Category Archives: Leaving Cert Paper 2

Paper 2 advice and notes.

Single text options…

This article first appeared in the Irish Independent Written Word supplement on Tuesday 27th January 2015.


If you are sitting Honours English for the Leaving Cert, you have to study Shakespeare but you don’t have to do it as your single text. You can include it as one of your comparatives and answer instead on one of the prescribed novels for the 60 mark single text question.

This years list (2015) of single texts to choose from if you’re doing honours English and are using Othello as part of your comparative are:

  1. Pride and Prejudice by Jane Austin
  2. Never Let Me Go by Kazuo Ishiguro
  3. The Great Gatsby by F. Scott Fitzgerald
  4. All My Sons by Arthur Miller

Because most of the country study Shakespeare for this section, you do have a certain psychological

advantage over your Bardic peers: any examiner will relish a break from the monotony of correcting the same content over and over again! However, when you see how easily students from other schools can get their hands on sample answers for every aspect of every character and theme in Othello, you may find yourself silently cursing your teacher. Fret not – your teacher knows exactly what they’re doing! No student ever did well by learning off sample answers prepared by other people. Nonetheless, it can be annoying to have few – if any – actual exam paper questions to work off, so here I’ll examine elements of character, theme and style it might be wise to revise.

Pride and Prejudice


  • Elizabeth (Lizzy) Bennett – her strengths and weaknesses, your level of sympathy and/or admiration for her, her journey as a character and the extent to which she has changed over the course of the novel. Her search for her true self & whether or not Mr Darcy encourages or gets in the way of this quest.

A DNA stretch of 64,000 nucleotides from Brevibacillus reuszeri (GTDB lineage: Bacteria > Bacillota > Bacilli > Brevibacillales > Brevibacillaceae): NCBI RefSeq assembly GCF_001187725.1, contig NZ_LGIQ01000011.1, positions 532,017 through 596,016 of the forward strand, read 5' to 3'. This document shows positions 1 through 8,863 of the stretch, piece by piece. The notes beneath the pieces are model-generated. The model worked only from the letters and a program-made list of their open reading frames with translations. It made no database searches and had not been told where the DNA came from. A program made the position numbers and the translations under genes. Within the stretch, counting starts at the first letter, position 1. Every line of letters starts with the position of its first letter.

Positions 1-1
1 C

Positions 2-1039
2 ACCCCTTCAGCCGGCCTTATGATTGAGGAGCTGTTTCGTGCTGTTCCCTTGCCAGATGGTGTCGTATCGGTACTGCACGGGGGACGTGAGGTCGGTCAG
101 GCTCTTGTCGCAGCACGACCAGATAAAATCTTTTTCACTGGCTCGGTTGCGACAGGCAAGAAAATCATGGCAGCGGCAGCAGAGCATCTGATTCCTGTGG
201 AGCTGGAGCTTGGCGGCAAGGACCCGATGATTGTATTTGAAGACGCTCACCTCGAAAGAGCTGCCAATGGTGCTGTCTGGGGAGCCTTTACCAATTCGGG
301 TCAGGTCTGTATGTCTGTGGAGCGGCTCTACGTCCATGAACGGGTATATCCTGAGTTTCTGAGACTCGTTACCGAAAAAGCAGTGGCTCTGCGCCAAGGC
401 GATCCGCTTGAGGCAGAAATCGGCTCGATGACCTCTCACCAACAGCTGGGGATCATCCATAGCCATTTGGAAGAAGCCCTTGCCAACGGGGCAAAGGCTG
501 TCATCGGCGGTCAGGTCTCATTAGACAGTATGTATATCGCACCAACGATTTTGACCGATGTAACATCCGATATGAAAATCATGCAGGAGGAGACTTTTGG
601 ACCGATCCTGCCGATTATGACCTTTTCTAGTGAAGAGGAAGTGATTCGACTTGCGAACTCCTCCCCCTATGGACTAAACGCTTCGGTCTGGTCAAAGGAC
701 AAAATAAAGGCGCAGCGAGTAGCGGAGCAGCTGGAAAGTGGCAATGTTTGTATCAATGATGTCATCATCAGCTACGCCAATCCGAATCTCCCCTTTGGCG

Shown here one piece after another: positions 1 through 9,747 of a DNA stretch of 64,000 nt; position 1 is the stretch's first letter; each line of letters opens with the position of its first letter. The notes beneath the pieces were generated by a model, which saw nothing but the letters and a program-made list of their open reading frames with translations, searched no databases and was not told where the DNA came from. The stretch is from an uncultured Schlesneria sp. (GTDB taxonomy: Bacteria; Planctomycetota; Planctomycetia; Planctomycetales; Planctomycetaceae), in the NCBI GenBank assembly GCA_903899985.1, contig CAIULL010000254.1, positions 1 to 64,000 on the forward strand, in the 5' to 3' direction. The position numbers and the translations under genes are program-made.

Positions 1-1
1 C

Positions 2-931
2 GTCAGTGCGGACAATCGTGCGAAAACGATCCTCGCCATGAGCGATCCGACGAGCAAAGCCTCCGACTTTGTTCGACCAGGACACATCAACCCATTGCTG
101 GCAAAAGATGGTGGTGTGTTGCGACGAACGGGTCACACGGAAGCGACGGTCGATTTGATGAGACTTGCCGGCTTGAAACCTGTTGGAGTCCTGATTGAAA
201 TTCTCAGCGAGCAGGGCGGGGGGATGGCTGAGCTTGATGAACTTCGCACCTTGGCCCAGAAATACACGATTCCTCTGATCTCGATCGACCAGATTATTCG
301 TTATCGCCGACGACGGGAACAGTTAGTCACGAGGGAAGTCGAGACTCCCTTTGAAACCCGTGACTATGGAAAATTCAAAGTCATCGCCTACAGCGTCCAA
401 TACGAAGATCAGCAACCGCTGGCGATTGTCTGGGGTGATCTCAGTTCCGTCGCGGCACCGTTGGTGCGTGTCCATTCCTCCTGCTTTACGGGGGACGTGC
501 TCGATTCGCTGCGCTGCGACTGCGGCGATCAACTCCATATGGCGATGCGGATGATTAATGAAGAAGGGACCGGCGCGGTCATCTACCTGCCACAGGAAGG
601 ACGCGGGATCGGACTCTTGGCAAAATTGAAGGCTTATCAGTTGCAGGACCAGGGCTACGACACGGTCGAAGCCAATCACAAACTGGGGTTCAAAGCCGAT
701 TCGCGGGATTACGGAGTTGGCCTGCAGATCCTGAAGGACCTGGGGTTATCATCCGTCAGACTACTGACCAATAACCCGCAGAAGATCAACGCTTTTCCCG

• Mr Darcy – his strengths and weaknesses, his relationship with and influence over Lizzy.
  • Mr Collins and Mr Wickham as foils to Mr Darcy and love interests for Lizzy.
  • Jane, Mary, Kitty and Lydia and the representation of women they offer.


  • Marriage as an obsession is the central theme of Pride and Prejudice
  • Despite many setbacks, romantic love ultimately triumphs in Austen’s Pride and Prejudice
  • Pride and Prejudice explores power and powerlessness in a world where women are second class citizens
  • “In Pride and Prejudice, all of Austen’s characters have trouble distinguishing between appearance and reality
  • Social class concerns dominate the world created by Jane Austen in Pride and Prejudice


  • Austen uses many literary techniques in Pride and Prejudice to communicate the snobbery of the Regency Era
  • Our view of events is limited by the use of first person narration, but expanded when necessary by Austen’s inclusion of letters as a literary device


  • Despite the happy ending, Pride and Prejudice offers a very negative view of the world the Bennett sisters inhabit


Never Let Me Go


  • Kathy – her strengths and weaknesses, your level of sympathy and/or admiration for her, her journey as a character and the extent to which she has changed over the course of the novel. Her search for her true self & whether or not Mr Darcy encourages or gets in the way of this quest.